*This is a discussion of the division of Herod's kingdom amongst his sons.
His [Herod's] death (4 B.C.) gave the signal for an insurrection of small beginnings
which gradually spread until it ultimately infected all the people; it was repressed by Varus with great cruelty. Meanwhile
Herod's connexions were at Rome disputing about the inheritance. The deceased king (who was survived by several children of
various marriages) had made a will, which was substantially confirmed by Augustus. By it his son Philip received the northern
portion of the territory on the east of the Jordan along with the district of Paneas (Cæsarea Philippi);
his thirty-seven years’ reign over this region was happy. Another son, Herod Antipas, obtained Galilee and Peræa; he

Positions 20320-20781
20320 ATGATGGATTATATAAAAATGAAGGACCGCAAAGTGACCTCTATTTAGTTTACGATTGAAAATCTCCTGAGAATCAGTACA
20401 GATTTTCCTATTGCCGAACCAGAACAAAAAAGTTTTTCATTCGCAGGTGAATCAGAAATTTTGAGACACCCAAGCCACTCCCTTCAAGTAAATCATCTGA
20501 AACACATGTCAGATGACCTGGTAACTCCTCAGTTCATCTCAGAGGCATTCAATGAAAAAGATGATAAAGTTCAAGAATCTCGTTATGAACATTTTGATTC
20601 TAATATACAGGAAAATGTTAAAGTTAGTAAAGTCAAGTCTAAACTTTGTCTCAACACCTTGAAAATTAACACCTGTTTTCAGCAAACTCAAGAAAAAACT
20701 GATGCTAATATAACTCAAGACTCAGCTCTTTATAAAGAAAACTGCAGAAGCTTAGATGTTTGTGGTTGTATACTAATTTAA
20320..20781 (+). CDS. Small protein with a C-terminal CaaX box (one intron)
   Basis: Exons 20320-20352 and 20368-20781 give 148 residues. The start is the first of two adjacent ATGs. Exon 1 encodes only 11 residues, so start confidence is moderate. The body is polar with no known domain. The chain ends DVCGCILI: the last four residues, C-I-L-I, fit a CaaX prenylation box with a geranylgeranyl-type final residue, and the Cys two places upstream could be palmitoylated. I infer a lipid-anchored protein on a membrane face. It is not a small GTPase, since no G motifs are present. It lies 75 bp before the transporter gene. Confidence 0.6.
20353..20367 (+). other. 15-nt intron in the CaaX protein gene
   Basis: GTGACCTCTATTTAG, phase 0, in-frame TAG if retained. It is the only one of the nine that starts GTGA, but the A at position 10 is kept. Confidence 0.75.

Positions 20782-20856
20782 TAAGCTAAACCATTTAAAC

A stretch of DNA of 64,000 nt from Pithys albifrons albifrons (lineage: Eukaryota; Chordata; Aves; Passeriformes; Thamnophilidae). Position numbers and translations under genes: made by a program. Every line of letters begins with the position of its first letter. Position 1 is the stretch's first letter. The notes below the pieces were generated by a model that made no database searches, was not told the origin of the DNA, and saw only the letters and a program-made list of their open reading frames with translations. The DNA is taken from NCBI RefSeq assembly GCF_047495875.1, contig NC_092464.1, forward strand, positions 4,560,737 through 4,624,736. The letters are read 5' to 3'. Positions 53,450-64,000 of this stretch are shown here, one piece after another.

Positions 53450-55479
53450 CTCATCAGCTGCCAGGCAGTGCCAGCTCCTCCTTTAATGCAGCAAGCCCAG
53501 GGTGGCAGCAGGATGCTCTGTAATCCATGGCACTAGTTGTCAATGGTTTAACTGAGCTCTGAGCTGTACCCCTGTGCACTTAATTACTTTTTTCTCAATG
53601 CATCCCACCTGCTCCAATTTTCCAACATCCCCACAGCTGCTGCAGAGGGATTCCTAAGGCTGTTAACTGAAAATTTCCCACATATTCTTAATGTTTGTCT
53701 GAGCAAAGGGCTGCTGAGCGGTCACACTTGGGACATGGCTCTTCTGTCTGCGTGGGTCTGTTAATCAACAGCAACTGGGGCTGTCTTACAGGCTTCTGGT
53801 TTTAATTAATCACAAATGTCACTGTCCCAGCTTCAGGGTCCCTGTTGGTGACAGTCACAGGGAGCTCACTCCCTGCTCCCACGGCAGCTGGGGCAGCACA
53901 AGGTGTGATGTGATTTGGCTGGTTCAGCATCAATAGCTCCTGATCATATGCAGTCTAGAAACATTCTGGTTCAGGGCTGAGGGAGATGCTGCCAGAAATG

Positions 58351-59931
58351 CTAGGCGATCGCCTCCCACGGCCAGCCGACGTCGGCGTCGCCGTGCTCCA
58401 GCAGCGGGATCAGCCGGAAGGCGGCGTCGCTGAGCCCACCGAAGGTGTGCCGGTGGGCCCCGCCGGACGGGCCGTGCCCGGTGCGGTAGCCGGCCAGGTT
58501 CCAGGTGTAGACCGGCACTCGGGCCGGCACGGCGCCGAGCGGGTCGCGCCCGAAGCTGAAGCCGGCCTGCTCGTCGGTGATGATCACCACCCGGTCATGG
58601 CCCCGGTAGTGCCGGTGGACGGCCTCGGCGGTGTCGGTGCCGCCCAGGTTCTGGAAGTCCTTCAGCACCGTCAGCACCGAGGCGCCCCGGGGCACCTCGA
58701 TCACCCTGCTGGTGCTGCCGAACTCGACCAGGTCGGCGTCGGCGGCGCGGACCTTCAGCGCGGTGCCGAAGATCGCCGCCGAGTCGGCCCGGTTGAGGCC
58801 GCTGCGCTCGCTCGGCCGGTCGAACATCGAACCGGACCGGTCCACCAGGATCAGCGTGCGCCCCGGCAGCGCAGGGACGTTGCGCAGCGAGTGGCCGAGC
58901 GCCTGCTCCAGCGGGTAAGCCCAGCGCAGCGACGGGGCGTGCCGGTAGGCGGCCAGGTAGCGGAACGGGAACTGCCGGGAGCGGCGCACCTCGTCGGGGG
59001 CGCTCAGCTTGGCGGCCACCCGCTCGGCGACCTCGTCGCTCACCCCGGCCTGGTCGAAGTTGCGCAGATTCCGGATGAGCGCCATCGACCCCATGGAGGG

beautified his domains with architectural works (Sepphoris, Tiberias; Livias, Machærus), and succeeded by his fox-like policy
in ingratiating himself with the emperors, particularly with Tiberius, for that very cause, however, becoming odious to the
Roman provincial officials. The principal heir was Archelaus, to whom Idumæa, Judæa, and Samaritis were allotted; Augustus
at first refused him the title of king. Archelaus had experienced the greatest difficulty in carrying through his claims before
the emperor in face of the manifold oppositions of his enemies; the vengeance which he wreaked upon his subjects was so severe
that in 6 A.D. a Jewish and Samaritan embassy besought the emperor for his deposition. Augustus assented, banishing Archelaus
to Vienne, and putting in his place a Roman procurator. Thenceforward Judæa continued under procurators, with the exception
of a brief interval (41-44 A.D.), during which Herod Agrippa I. united under his sway all the dominions of his grandfather.